The pervasiveness of reviews and feedback has now permeated the B2B selling world, where buyers’ ability to predict their experience has become even easier. Companies like G2Crowd and TrustRadius are growing rapidly to provide ratings and reviews for technology purchases, and similar sites are popping up in just about every industry segment. It’s also impacting recruiting, as sites like Glassdoor, where current and former employees and can leave reviews regarding the employers, provide a peek into the culture of an organization before a recruit decides where to point their career.
And here’s the data point that brought me to the realization that my passion profession, sales, was once-again evolving: 82% of consumers specifically seek out negative reviews before making a purchase, where consumers are more likely to purchase a product with an average review star rating in the 4.2 – 4.5 range than one with a perfect 5.0.
Your products are not perfect. In this Feedback Age, we can no longer hide our product’s flaws and expect to sell effectively. It’s time to embrace this idea that transparency sells better than perfection.
The Power of Transparency
“Transparency sells better than perfection” is an idea that I fully endorse and have seen first-hand for many years. Talk about the power of transparency.
Amazon.com started this trend in the 1990’s by providing both positive and negative reviews right alongside the products they were selling on their website, and they’ve done pretty well, right? Let’s think about the data points we just discussed, where a 4.2-4.5 sells better than a 5.0, and how we’re all wired to attempt to predict what our experience is going to be like when purchasing an unfamiliar product. When a website is acting as the sales person, transparency sells. A buyer is provided with all of the information they need to make a purchase, which they do quickly and with confidence when both positive and negative aspects of that purchase are readily available. What would happen if we brought that to the B2B (business-to-business) world?
As the Chief Revenue Officer of a fast-growing Chicago technology company, I began to experiment with leading with our flaws and embracing transparency. The results were amazing. Our sales cycles shrank dramatically. In one case, what would have normally been a six-month cycle shrank to under six weeks. Our win rates went up, not only because we were working on better qualified deals, but we were better able to qualify out the deals we would likely eventually lose anyway. As the old saying goes, “If you’re going to lose, it’s better to lose fast.” And, we made it really difficult for our competitors to position against us – our flaws were coming from us instead of them. Trust was the foundation, and we maintained control of the dialogue and the process. It was incredibly powerful!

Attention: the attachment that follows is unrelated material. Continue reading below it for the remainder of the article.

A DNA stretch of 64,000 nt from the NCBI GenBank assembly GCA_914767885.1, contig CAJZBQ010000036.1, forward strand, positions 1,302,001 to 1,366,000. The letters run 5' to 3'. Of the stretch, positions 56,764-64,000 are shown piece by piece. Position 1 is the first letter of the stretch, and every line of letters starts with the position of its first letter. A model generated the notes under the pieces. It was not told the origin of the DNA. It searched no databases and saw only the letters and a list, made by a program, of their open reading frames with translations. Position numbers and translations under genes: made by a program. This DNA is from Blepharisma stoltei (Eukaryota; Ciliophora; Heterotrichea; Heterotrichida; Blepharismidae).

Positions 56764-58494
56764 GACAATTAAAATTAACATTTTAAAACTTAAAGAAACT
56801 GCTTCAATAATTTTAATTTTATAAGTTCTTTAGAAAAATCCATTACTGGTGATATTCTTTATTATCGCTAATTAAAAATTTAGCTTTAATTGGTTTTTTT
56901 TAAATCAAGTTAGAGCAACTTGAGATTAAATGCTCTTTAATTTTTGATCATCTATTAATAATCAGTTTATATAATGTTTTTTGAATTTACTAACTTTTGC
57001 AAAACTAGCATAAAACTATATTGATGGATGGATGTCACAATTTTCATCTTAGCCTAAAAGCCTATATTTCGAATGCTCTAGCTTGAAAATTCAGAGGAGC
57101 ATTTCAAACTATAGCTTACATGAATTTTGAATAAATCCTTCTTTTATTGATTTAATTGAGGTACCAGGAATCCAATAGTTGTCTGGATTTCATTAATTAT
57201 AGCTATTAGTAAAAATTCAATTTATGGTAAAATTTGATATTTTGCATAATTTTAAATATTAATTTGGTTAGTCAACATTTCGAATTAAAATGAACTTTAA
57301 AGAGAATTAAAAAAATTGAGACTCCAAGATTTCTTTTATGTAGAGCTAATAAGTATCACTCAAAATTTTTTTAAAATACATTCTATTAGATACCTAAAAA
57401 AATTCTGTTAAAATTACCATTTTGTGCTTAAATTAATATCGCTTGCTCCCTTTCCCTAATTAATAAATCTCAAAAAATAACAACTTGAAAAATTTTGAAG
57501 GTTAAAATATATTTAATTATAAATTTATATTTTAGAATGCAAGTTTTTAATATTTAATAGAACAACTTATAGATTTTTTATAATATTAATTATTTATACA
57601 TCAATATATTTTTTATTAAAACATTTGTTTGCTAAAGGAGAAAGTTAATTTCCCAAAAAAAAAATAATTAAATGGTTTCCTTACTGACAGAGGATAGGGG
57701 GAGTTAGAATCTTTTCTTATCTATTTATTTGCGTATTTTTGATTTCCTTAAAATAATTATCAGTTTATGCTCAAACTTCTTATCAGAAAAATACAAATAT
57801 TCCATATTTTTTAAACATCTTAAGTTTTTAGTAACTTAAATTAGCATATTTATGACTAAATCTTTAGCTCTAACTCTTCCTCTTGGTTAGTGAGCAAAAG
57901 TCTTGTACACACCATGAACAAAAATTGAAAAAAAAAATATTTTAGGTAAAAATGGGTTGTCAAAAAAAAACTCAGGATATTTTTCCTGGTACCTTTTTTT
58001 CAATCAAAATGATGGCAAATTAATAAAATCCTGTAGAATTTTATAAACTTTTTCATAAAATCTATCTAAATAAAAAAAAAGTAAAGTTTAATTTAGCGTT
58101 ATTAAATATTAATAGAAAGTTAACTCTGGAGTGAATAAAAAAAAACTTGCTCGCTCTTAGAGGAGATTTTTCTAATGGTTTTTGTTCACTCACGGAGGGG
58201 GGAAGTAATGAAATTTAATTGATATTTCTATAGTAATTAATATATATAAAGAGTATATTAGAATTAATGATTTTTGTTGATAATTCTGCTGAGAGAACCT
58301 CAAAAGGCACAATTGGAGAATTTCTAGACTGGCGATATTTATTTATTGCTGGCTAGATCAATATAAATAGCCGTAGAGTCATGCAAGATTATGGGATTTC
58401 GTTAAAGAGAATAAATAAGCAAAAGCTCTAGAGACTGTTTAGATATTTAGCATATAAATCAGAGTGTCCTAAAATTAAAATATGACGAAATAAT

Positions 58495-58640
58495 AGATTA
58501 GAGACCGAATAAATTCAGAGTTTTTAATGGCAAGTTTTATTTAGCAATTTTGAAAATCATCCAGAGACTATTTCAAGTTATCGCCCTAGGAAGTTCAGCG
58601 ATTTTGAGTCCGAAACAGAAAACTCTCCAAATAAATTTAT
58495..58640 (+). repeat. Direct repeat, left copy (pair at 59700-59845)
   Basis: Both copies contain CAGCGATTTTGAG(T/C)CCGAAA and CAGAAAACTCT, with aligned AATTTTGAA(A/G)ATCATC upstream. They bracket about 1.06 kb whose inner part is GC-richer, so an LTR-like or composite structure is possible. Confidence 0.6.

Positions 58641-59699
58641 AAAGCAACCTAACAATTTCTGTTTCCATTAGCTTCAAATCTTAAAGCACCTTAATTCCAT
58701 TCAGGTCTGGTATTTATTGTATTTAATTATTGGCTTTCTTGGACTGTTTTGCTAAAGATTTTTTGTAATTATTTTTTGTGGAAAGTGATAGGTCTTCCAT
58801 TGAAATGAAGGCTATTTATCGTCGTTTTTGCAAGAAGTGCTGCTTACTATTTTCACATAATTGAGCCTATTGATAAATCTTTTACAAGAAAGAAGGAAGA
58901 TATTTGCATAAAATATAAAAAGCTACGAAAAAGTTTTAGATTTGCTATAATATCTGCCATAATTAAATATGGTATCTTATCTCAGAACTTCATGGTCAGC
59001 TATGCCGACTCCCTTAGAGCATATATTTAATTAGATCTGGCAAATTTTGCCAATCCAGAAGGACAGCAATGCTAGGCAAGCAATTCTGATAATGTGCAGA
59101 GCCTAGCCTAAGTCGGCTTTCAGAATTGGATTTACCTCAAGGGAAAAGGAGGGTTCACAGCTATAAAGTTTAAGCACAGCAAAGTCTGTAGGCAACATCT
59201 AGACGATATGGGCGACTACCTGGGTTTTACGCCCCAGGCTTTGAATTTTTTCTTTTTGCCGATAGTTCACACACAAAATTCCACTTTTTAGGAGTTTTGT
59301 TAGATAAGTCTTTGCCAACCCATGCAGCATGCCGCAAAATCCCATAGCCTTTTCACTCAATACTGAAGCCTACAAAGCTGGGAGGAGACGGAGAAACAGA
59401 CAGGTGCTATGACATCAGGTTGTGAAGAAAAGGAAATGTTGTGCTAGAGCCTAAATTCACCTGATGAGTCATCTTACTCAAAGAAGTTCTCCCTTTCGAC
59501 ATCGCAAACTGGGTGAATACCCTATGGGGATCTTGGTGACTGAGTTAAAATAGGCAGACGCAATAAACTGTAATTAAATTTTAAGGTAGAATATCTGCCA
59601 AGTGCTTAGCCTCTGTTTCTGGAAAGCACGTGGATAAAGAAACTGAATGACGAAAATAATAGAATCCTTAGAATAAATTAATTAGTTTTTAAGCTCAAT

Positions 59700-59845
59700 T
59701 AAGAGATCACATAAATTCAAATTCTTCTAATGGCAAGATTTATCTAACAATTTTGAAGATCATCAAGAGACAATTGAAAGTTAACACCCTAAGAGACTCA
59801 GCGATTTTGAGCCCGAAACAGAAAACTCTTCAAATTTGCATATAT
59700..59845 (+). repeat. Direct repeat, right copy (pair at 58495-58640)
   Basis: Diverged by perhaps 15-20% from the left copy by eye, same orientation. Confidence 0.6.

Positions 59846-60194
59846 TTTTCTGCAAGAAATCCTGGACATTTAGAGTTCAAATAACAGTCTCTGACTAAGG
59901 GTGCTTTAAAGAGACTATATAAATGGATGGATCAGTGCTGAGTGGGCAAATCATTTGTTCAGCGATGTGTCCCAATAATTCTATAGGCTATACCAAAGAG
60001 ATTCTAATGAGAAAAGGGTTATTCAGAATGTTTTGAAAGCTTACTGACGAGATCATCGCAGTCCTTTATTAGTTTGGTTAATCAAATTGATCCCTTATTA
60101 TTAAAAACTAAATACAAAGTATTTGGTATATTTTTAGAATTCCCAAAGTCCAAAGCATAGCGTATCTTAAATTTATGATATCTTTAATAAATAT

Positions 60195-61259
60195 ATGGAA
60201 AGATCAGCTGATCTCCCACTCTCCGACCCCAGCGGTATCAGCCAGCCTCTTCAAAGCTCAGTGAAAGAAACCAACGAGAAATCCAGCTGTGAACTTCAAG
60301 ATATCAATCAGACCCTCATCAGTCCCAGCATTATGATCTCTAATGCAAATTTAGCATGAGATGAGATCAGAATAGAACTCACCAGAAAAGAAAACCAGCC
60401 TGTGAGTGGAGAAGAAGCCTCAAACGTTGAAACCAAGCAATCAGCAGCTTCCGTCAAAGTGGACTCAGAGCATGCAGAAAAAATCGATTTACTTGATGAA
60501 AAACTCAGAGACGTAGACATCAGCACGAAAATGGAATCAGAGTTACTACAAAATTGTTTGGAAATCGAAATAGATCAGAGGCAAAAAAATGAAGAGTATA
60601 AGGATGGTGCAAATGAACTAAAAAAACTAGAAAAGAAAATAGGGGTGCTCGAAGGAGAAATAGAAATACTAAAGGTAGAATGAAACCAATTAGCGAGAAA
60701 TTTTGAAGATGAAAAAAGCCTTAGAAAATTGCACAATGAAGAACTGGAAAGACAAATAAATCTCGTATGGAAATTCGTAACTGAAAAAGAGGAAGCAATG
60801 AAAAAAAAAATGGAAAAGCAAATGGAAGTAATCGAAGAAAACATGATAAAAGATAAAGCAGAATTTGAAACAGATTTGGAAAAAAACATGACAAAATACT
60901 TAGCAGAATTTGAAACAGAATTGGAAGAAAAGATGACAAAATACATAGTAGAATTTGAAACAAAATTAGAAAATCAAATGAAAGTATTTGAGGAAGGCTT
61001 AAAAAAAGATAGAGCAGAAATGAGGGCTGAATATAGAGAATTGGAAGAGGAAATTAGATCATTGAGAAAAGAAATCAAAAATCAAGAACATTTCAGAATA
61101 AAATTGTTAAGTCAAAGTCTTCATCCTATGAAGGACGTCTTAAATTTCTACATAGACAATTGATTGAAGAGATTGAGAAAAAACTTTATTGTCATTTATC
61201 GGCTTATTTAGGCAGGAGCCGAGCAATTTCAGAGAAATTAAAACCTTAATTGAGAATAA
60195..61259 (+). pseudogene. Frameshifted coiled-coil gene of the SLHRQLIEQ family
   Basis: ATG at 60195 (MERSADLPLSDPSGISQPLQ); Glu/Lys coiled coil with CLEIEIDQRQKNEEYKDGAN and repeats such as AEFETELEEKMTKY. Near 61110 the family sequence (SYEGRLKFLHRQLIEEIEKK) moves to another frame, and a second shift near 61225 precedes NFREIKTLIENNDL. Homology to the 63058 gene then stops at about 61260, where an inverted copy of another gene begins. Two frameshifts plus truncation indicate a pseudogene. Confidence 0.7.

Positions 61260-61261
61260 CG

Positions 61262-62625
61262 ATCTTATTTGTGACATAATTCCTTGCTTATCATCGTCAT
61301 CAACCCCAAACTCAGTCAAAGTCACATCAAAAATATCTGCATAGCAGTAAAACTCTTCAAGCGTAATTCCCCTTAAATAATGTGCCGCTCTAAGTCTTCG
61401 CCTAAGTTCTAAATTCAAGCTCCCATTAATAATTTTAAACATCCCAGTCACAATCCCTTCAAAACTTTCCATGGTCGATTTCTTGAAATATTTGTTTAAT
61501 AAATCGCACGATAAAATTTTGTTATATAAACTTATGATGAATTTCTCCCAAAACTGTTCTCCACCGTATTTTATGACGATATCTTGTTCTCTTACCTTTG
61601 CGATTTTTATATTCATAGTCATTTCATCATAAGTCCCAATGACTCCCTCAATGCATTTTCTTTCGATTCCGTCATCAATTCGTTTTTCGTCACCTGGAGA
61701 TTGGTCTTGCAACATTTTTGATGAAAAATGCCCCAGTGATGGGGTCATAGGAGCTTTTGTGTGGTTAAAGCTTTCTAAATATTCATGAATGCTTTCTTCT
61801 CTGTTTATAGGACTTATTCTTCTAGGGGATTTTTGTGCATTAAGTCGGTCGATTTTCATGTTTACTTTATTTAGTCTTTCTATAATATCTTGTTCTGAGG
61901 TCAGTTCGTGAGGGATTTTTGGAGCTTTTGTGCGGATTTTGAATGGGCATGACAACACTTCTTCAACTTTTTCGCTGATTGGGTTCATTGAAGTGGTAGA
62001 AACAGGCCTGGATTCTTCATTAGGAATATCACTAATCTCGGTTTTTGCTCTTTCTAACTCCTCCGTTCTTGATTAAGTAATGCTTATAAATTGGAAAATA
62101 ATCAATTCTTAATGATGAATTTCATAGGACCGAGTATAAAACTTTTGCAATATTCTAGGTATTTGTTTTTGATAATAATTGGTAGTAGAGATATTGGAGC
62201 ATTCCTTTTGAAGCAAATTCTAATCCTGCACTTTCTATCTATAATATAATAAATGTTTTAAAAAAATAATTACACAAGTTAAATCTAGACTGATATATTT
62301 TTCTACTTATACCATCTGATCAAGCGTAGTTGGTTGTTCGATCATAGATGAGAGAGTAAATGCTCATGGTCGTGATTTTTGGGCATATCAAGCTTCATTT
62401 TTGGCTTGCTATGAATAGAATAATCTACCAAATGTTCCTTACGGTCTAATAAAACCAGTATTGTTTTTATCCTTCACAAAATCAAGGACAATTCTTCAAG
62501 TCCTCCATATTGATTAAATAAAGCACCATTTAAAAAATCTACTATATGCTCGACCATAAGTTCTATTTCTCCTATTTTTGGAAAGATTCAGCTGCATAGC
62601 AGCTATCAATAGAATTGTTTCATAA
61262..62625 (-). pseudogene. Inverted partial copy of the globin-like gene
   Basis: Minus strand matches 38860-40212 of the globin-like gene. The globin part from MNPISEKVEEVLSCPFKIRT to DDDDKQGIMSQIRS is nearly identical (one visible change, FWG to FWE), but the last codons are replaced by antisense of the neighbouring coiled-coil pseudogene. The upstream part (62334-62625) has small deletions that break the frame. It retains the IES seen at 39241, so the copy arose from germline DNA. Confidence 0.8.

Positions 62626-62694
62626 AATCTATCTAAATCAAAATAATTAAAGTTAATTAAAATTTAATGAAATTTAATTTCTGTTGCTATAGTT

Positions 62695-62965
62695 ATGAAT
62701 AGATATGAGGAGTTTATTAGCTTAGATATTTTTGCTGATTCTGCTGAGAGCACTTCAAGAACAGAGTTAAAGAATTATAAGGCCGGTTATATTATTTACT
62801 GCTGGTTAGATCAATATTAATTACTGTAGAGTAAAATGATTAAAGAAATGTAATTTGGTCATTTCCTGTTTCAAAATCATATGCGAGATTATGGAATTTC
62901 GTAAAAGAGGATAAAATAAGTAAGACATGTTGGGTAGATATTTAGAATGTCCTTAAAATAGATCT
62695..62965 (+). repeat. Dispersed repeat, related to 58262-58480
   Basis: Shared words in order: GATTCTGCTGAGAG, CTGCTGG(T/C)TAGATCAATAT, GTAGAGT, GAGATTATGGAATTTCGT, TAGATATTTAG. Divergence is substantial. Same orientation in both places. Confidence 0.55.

How Decisions Are Made
Would you share a little about how decisions are made and how the transparent approach best works because of this?
This is such a timely and interesting question, given that neuroscientists have recently pinpointed how our brains make decisions. Knowing how the brain makes a decision would be amazingly valuable to sales professionals, right? Yet, most of that understanding has yet to make its way into the sales training and enablement world.
I’m not a neuroscientist myself, but I did quite a bit of research on it for the book. One interesting aspect in my research is the revelations regarding how our brains are wired to resist influence. We make decisions in our midbrain, which governs feelings and emotions. Our logic center is used to justify those feeling decisions. As neuroscientist Antonio Damasio surmised, “We are not thinking machines that feel. We are feeling machines that think.”